Can't fall asleep?
When we’re depressed, falling asleep can be pretty hard. Try some of the tips below, figure out what works for you, and stick with it.
Don’t lie around waiting to fall asleep
Lying in bed thinking about not being able to sleep only creates stress for us. If you’re not able to fall asleep after 15 minutes, you can try getting up and doing something quiet and relaxing instead, such as reading (if you need some light to see, try to keep it dim). Once you’re feeling tired again you can try going back to sleep.
Don’t take your worries to bed
Bed-time is not a good time to plan, solve problems, or anything else that requires mental energy. Before going to bed, make a to-do list for the next day and set it aside. The list will be there in the morning and you can work on it with a fresh mind after getting some rest.
When we’re agitated or keyed up for some reason before we go to bed, it’s going to be hard to fall asleep. We can try some relaxation techniques like deep breathing to lower our heart rates and calm our bodies down. Learn more stress management techniques.
Limit bright lights
Bright lights can mess with our circadian rhythms (sleep-wake cycles). If you get up in the night and need help seeing, try using dim lights to find your way. They won’t disrupt your sleep cycle as much.
Avoid caffeine and nicotine
Caffeine and nicotine are stimulants and keep us wired long after ingestion. This can make it tough to get to sleep. So if you drink coffee (or tea), smoke, or do both, try to limit your intake to the earlier part of the day, so their effects don’t last late into the night. For some guys, any amount of caffeine or nicotine can get in the way of a good night’s rest.
Keep waking up?
Waking up during the night is a common problem when depressed and can be very frustrating. Thankfully, there are some things we can try to limit how often we wake up and make it easier to fall back asleep.
It’s worthwhile to point out that, in many ways, the things we should do to fall asleep (see above) can also help us stay asleep. It’s also important to keep in mind that as people get older, they tend to wake up more often during the night. So, just because we’re waking up at night doesn’t necessarily mean we have some underlying problem that’s causing it.
Avoid afternoon naps
If you struggle to stay asleep, you should try to avoid taking naps during the day so that you’ll be more tired when night comes around. But — and this is a big “but” — if you need to do something where your or others’ safety will be in danger if you don’t nap (like driving home after work, for instance) take a snooze for no more than 30 minutes. Any longer than that, and we’ll enter deep sleep, which can affect our night time shuteye.
Limit alcohol consumption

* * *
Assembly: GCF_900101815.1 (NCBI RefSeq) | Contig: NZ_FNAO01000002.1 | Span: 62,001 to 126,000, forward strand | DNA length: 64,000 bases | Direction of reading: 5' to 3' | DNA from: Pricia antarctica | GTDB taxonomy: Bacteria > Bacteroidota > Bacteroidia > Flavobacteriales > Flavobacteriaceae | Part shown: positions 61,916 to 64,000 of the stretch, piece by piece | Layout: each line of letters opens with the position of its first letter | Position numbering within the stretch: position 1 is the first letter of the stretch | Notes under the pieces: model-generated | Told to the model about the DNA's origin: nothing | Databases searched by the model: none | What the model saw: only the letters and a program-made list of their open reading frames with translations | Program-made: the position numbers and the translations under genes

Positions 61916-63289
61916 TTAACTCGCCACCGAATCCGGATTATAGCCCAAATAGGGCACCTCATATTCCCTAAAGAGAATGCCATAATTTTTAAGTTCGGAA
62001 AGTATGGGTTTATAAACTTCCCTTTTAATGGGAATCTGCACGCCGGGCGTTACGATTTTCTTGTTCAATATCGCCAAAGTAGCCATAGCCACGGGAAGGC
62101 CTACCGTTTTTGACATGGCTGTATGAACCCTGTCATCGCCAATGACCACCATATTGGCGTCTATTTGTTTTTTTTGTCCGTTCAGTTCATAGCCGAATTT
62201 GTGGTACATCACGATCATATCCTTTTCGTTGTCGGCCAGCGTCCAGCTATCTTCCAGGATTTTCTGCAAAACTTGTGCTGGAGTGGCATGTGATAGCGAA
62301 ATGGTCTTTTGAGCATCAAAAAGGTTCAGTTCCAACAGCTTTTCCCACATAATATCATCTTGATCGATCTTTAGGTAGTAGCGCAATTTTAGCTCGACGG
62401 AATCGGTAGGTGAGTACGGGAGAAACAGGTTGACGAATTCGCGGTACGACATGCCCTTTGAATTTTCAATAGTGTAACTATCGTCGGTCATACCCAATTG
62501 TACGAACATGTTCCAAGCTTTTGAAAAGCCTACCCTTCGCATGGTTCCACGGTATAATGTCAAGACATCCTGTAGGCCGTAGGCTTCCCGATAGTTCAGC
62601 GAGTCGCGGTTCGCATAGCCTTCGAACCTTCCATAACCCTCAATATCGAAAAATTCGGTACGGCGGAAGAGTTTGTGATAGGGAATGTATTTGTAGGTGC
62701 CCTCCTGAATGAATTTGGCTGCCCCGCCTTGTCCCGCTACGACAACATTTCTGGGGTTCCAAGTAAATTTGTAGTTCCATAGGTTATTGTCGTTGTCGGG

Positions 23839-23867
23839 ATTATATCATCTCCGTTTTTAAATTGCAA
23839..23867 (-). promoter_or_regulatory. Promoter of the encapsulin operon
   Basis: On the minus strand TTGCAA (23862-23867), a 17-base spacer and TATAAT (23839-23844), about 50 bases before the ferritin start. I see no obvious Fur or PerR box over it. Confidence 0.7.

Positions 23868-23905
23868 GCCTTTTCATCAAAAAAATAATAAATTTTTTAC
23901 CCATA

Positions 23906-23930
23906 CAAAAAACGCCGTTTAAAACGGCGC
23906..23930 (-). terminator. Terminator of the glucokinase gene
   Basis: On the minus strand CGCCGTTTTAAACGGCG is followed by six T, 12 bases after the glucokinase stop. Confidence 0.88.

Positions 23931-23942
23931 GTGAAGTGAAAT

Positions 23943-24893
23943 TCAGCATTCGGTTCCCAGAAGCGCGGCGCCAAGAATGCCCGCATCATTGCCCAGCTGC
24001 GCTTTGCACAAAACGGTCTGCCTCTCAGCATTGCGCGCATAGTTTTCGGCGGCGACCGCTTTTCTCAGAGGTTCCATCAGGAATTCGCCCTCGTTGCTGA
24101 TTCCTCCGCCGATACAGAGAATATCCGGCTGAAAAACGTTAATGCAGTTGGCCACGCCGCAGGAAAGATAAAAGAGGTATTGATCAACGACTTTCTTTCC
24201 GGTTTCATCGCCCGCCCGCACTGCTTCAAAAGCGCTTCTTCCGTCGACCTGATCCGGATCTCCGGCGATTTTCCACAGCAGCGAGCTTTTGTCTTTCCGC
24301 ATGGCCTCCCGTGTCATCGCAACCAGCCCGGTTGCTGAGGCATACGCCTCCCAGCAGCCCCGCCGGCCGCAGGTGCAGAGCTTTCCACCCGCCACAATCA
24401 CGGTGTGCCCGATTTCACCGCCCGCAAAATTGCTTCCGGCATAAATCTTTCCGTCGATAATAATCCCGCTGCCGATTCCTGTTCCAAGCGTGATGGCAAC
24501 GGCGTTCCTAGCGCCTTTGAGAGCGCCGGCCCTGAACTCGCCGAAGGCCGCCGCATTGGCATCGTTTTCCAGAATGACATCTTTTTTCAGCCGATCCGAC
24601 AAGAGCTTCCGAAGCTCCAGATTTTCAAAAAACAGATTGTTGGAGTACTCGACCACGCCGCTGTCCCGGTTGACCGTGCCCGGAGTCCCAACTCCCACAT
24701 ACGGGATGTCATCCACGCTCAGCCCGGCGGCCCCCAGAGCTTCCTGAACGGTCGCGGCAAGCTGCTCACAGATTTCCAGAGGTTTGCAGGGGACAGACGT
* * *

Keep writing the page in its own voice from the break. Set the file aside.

Many guys think having some beers or drinks can help us sleep, but in reality alcohol wreaks havoc on our sleep cycle. We might be able to fall asleep faster, but because alcohol interferes with our sleep cycle, we’ll end up waking during the night. Our bodies won’t be able to restore and relax properly.
Limit all drinks before sleep
A full bladder makes restful sleep very difficult. If getting up to go to the washroom is a problem, you can try limiting how much liquid you drink before bed. For some guys, drinking anything within an hour or two of bed will always send them to the bathroom in the middle of the night. Make sure to have a glass of water first thing in the morning so you don’t start off the day dehydrated.
Avoid your phone or tablet
Don’t turn on any electronics, because the blue-spectrum light emitted from these is known to impede sleep – meaning that it will be even harder to get back to sleep.
Can't get out of bed?
As simple as it might sound, getting out of bed can feel like an impossible task when caught in the grips of depression. But laying around in bed isn’t the best strategy for fighting depression. Here are a few tips – things to keep in mind – that will help us rise up, get out of bed, and move on with our days.
Start with the simplest step
When we’re depressed, it can feel like we don’t have enough energy to even get out of bed. In this case, we can think of the simplest thing we have to do that day. Maybe this is getting up and having a glass of water or juice. Maybe it’s brushing our teeth. We may not think so while lying in bed, but once we’re up we’ll have more energy.
Recognize how hard this is
When we manage to get ourselves up and going, take a second to recognize that this is actually a really difficult thing to do when depressed. Whatever we’re going to do that day, we’ve already got ‘getting out of bed’ done and crossed off the list. We can use this momentum to carry us on to our next small task.
Don’t use sleep to escape or avoid life
Sometimes we want to stay in bed, pull the covers over our heads, and forget everything we’re feeling or worrying about. This is totally normal when we’re depressed because it can feel like everything is working against us. But staying in bed isn’t a solution – it doesn’t make problems or responsibilities disappear. Instead, it leads to poorer quality sleep and feeling worse. Think of getting out of bed as one small way to fight back against depression.